3. ^ While much can be learned from the law of Moses, as a system it was given to Israel to apply to the governance of the promised land before the time of the Messiah and the global church. See my paper “The Use of God’s Law”. Some may object that many laws of Moses are said to be “eternal” or “perpetual”, including the sabbath (cf. Exod. 31:16). However, it ought to be noted that the Hebrew word עוֹלָם (ʿolām) does not actually denote unending time, but a long time. It is therefore also used to refer backwards in time, not ‛eternally’, but to a specific time in the distant past. Compare for example Prov. 22:28 “Do not move the ancient (= “eternal”) landmark that your fathers have set.” The point is that the landmark was set in the distant past, presumably in the time of Joshua. The term עוֹלָם (ʿolām) in this case therefore refers to several hundred years. Likewise, when pointing to the future, the word means “into the distant future”, but does not imply “forever” in the sense “without end”.
  4. ^ See my paper “Experiencing the Day of Rest in the First Century”.
  5. ^ John literally speaks of “8 days later”, but John uses the customary Jewish inclusive way of counting (counting the first and last day).
  6. ^ Right from the beginning of the early church, the first day of the week became known as the “Lord’s Day”, cf. Didache 14:1; Ignatius, Mag. 9. The phrase “day of the Lord” has nothing to do with Rev. 1:10 since “day of the Lord” always refers to an eschatological day of judgment.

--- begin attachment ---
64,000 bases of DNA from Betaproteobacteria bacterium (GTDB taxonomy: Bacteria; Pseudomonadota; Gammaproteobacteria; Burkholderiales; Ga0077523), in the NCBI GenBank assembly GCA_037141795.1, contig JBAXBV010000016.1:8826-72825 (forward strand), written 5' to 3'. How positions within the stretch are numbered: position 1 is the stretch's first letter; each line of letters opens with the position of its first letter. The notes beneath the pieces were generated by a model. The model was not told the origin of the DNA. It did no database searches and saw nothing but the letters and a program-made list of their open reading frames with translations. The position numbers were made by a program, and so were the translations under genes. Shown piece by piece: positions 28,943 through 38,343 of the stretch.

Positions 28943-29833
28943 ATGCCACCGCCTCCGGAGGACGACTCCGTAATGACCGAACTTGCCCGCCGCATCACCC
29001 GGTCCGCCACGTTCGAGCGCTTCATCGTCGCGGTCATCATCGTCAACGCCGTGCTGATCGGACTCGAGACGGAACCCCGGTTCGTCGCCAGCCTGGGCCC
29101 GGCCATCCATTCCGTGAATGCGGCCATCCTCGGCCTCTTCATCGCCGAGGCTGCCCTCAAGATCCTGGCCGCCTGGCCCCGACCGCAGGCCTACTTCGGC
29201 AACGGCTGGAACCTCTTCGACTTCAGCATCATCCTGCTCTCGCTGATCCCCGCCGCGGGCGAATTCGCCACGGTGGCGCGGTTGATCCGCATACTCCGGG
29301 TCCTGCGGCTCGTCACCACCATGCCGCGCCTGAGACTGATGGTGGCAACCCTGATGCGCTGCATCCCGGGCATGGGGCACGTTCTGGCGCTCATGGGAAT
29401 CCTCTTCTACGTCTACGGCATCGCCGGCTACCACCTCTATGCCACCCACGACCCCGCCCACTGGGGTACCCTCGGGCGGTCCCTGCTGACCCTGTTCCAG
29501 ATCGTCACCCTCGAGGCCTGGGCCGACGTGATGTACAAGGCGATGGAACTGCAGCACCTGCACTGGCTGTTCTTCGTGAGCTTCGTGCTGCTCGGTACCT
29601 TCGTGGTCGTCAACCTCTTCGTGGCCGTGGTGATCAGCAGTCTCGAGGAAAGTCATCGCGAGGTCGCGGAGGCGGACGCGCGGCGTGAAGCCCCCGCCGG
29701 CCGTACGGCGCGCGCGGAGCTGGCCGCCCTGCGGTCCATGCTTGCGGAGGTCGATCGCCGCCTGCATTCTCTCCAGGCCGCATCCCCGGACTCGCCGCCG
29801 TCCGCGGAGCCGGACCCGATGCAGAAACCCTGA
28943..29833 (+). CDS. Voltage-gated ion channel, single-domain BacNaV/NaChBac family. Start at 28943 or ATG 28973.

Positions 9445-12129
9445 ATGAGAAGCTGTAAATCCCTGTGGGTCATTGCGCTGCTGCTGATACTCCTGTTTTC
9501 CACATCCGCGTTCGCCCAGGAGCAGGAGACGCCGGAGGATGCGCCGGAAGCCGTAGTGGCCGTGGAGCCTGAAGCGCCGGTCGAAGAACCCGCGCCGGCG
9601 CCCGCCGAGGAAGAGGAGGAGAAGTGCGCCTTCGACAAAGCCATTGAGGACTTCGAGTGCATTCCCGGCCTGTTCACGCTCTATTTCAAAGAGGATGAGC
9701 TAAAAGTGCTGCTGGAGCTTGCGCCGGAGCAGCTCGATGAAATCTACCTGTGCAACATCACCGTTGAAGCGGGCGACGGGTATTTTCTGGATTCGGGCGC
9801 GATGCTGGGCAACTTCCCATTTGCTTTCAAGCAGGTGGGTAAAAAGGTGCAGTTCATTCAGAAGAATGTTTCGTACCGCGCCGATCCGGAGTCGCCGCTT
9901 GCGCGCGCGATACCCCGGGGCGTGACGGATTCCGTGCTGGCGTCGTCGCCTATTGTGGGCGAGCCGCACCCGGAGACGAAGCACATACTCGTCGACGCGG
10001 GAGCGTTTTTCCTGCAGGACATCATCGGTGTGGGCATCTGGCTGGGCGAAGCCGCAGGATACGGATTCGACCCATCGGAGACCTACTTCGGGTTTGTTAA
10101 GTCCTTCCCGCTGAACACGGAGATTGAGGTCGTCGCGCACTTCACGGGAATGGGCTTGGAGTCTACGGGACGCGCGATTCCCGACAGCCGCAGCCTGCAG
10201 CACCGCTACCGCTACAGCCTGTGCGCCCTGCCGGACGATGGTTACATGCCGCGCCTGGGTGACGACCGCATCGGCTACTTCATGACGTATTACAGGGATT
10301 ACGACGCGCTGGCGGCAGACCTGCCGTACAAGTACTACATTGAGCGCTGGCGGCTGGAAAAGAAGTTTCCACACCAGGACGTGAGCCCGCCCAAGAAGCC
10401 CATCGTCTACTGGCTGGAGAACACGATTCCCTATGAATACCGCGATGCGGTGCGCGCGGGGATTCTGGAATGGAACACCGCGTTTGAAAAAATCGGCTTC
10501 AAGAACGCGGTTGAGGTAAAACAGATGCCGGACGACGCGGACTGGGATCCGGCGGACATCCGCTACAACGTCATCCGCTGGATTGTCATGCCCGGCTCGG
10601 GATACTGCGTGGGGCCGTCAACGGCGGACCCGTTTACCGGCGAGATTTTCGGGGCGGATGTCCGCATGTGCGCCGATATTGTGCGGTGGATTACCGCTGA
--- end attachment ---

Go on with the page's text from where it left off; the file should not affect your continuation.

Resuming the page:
7. ^ He is probably referring to the churches in the Roman province of Galatia which he had founded during his first missionary journey, namely Pisidian Antioch, Iconium, Lystra and Derbe (others think of churches in the core region of Galatia, founded during the second journey).
  8. ^ Paul has already told us in 1 Cor. 9:20 that he strived to be a Jew to the Jews so as to be better able to bring the Gospel to them.
    For this reason he may have celebrated the feast of unleavened bread in Philippi.
  9. ^ The word ‛sabbath’ means ‛day of rest’ and not ‛Saturday’. As such it is also used for the extra days of rest and worship which did not fall on a Saturday, e.g. the day of atonement (Lev. 23:23-32). Even the Romans spoke of the extra rest days of the Jews as ‛sabbaths’, cf. Horace Serm.1.9.69-70 who describes the new moon days of the Jews as ‛sabbaths’. See further Philo Spec.Leg.2.194
  10. ^ In the time of the Old Testament there were many more commandments, which concerned the concept of the sabbath and have been fulfilled in Christ. We may consider the laws concerning sabbath years, the year of jubilee and the extra sabbath days for the national feasts and celebration of the new moon. By means of these laws, at least 20 extra sabbath days per year were ordained.
    In the time of the New Testament the Judaizers desired to lay these extra sabbath days together with other rituals of the law of the Moses on the Christians as compulsory.
  11. ^ The Syriac Didascalia (chapter 11), however, from the beginning of the third century, uses the word ‛sabbath’ for the Sunday.